In 1989, an IRS agent, John Lee, was assigned to examine the tax returns of V&V for 1988, 1989 and 1990. Lee verified that V&V had not filed any 1099 forms in connection with payments made to its subcontractors and independent contractors for services rendered during the 1988 to 1990 period. Lee requested that V&V submit 1099 forms to him for each subcontractor for these three years. Most of the requested 1099 forms were submitted to Lee, but Lee determined that the 1099 forms had not actually been filed with the IRS, so he imposed a penalty against V&V for failing to file these forms. He also determined that V&V should have "backup withheld" a percentage of the payments it made to the 12 subcontractors from 1988 to 1990.

Backup withholding is required for people who have not furnished their TINs to you. The amount that must be withheld from a payment that is subject to backup withholding has recently been reduced from 31 percent to 30.5 percent. The new 30.5-percent backup-withholding rate is effective for payments made after Aug. 6, 2001.

V&V appealed Lee's assessment to the IRS Appeals Office. During the appeal, it was established that 12 of the subcontractors who did work for V&V received payments in excess of $600 per year, which meant that a Form 1099 should have been filed for each of them. V&V requested the IRS to not penalize it for failure to enforce backup income tax withholding for each of the 12 subcontractors, contending that each of the subcontractors had paid its income taxes. Among the information submitted by V&V to the appeals officer were three forms submitted by a subcontractor--J.B. Johnson--in which he claimed that the amounts he received from V&V were reported on his personal tax return for the years 1988, 1989 and 1990.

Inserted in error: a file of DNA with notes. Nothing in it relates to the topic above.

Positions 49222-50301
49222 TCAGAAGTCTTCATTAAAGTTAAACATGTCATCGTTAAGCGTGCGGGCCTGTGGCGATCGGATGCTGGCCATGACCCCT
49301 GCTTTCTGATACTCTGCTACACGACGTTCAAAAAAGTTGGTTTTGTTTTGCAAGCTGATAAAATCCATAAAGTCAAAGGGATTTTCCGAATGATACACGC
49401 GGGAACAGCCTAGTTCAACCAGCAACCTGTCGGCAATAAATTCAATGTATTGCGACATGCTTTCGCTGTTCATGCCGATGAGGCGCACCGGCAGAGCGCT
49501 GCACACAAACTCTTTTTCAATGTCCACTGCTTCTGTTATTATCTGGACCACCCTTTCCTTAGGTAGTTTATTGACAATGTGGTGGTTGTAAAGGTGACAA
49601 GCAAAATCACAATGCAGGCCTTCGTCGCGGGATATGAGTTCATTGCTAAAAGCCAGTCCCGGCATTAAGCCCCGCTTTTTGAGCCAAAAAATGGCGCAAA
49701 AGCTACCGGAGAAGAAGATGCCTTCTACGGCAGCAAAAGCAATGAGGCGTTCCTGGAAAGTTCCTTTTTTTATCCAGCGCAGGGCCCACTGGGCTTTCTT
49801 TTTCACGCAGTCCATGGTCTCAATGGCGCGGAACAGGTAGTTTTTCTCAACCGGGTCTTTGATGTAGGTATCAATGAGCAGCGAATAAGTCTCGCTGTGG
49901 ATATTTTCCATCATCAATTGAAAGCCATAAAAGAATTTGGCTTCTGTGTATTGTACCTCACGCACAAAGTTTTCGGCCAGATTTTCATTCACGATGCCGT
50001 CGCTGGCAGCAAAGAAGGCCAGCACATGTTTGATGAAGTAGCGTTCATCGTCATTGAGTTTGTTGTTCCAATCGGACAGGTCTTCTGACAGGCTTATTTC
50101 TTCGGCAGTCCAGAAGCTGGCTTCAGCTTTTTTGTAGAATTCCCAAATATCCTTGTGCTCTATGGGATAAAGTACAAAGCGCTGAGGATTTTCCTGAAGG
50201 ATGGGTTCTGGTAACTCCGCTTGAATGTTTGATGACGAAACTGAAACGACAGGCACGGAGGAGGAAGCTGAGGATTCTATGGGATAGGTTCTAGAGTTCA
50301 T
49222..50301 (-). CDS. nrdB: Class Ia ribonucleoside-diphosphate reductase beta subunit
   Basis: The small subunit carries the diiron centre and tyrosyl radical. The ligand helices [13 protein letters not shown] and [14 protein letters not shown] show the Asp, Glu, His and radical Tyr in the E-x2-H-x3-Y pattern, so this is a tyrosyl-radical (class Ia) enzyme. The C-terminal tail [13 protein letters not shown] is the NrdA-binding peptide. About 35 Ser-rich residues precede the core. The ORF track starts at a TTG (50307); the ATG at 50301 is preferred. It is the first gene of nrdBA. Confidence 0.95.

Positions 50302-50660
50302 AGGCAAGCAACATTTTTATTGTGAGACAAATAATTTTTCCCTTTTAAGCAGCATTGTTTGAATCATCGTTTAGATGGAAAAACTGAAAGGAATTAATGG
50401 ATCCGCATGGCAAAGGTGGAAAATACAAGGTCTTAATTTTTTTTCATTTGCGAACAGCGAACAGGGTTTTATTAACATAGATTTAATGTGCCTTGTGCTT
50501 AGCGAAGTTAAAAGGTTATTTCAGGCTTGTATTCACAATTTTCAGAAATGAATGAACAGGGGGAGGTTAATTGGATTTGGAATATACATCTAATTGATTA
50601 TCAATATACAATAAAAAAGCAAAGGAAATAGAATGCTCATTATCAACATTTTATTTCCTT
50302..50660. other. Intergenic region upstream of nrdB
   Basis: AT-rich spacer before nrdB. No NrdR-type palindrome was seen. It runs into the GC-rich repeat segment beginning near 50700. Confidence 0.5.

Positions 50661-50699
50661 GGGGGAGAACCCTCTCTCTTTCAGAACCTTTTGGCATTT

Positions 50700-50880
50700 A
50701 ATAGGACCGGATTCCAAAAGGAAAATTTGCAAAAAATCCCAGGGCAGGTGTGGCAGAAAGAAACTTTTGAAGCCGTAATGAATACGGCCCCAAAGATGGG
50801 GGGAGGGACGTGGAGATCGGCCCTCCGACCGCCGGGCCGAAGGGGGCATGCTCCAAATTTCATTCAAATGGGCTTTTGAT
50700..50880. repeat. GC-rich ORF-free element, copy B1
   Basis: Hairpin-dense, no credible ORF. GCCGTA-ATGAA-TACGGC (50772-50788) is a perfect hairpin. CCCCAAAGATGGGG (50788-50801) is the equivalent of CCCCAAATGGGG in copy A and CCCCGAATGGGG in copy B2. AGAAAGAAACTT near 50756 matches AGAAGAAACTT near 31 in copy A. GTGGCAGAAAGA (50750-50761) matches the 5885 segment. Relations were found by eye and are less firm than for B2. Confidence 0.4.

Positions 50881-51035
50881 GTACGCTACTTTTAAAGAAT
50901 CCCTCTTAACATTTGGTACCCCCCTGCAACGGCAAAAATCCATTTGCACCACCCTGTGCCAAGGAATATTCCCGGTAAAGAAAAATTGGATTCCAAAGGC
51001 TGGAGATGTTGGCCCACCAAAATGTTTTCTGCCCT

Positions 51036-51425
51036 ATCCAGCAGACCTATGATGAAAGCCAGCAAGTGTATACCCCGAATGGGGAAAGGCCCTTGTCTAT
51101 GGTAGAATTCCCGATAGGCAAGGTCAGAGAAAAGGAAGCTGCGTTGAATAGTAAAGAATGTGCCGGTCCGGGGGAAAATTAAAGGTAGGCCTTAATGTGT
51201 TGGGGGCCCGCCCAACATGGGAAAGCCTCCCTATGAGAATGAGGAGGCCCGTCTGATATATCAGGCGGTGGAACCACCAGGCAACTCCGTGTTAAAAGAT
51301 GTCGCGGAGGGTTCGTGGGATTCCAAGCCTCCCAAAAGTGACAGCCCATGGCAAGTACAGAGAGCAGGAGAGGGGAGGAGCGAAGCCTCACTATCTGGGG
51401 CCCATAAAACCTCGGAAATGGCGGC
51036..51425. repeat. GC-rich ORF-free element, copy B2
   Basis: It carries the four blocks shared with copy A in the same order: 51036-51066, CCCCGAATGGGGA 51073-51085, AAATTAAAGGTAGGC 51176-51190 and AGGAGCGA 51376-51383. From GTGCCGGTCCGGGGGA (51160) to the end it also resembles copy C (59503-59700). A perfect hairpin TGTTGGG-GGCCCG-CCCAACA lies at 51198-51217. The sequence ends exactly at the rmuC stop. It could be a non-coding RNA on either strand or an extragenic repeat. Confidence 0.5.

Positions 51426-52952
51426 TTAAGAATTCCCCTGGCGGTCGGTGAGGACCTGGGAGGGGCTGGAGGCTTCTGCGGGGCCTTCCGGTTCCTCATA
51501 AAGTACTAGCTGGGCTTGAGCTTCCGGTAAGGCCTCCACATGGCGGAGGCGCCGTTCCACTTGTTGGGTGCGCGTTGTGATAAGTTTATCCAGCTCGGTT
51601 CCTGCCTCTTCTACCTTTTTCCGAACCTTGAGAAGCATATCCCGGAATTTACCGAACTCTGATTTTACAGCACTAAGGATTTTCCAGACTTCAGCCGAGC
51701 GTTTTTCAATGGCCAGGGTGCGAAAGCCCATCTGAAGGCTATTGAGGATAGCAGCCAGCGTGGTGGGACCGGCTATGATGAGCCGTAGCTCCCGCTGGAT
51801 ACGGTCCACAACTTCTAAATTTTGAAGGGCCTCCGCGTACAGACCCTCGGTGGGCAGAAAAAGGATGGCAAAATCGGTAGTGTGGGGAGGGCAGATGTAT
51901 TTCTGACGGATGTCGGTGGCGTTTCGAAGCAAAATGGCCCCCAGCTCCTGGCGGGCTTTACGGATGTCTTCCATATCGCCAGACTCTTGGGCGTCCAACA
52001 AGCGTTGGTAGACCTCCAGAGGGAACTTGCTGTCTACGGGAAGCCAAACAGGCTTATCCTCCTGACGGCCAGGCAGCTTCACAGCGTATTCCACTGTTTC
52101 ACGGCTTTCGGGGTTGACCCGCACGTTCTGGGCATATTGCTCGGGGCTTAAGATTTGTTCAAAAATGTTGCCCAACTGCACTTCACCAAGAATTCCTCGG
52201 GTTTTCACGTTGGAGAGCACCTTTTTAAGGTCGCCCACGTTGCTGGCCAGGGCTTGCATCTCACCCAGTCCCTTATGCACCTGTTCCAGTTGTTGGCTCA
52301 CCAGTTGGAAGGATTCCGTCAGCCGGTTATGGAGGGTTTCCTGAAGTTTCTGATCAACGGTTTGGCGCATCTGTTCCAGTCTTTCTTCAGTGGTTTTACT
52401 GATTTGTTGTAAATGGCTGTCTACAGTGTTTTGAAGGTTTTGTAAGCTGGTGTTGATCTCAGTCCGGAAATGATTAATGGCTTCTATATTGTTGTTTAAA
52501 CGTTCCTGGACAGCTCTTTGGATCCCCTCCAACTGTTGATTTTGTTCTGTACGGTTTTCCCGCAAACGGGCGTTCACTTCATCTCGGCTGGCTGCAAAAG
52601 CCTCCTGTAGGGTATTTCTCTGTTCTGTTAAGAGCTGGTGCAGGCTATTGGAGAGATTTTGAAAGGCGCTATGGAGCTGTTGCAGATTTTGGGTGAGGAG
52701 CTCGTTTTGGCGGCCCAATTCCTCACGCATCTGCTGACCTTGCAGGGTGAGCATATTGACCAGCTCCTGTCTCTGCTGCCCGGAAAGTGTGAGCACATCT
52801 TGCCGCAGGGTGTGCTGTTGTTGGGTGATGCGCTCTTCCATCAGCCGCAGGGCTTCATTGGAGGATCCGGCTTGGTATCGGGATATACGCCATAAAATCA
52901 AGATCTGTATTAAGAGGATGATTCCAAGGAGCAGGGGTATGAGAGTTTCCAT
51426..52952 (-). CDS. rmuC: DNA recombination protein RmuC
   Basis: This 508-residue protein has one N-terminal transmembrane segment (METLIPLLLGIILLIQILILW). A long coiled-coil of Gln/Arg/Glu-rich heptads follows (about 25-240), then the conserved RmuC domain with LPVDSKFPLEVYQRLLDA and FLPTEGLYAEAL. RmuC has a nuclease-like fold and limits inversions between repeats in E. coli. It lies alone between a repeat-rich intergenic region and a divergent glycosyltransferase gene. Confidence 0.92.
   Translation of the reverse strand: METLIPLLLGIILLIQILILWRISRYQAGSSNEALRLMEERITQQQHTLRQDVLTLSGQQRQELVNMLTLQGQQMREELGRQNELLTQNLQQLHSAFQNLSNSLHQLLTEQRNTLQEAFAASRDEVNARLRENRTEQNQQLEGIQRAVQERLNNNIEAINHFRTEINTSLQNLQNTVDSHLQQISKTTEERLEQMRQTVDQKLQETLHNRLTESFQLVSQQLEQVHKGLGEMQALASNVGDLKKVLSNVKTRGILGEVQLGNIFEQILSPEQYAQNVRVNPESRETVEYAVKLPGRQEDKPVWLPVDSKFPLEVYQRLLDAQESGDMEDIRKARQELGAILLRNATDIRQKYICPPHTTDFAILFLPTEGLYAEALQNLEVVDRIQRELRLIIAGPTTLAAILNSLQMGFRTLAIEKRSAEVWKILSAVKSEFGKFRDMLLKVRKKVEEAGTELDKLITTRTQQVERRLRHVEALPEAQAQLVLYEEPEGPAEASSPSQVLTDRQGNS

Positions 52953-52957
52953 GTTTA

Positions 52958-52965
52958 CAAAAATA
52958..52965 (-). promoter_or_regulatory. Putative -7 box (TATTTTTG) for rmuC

Try and try

However, in an earlier U.S. Tax Court trial of V&V for income-tax deficiencies, Johnson testified that he never reported the amount received from V&V in 1988, 1989 and 1990, and IRS records showed that Johnson had not even filed a tax return for the years 1988 through 1990. On the basis of this information, the appeals officer rejected Johnson's statement, and ruled that V&V was liable for the withholding tax on the amounts paid to Johnson during 1988, 1989 and 1990. The amounts were $1,513.60, $7,200 and $800, respectively.

V&V was also held liable for penalties and interest computed on the aggregate amounts of the payments that V&V made to the 12 subcontractors during each of the years in question. In addition, a penalty was assessed against V&V for failing to comply with the requirement to file 941 forms and submit withheld taxes during the years in question. And negligence penalty was also assessed against V&V. The penalties and interest on the penalties assessed against V&V totaled $75,868.96.

Although V&V complained bitterly and appealed from one court to the next, its appeal fell on deaf ears. The courts ruled that penalties and interest were due regardless of whether the 12 contractors paid their income tax or not. That's because V&V couldn't know whether the 12 subcontractors would pay their taxes. That's precisely why the IRS wants companies like V&V to file Form 1099. Form 1099 enables the IRS to ensure that a contractor who receives payments reports these payments on its income tax return.


Form 1099 for Tax Year 2001 must be distributed to the recipients by Jan. 31, 2002.

Deadlines for filing Forms 1099 for Tax Year 2001 depend on the method you select for sending your information to the IRS.

Electronically: April 1, 2002. An extension of 30 additional days (to May 1, 2002) can often be obtained by filling out Form 8809 and sending it to the IRS Martinsburg Computing Center prior to your deadline date.

Magnetic media: Feb. 28, 2002. If you file 250 or more information returns of one type, you must file using magnetic media (saving your data on tape or disk and sending that to the IRS).

Paper Copy A: Feb. 28, 2002.

Thirty-day extensions of the magnetic-media and paper-filing deadlines can also often be obtained with Form 8809.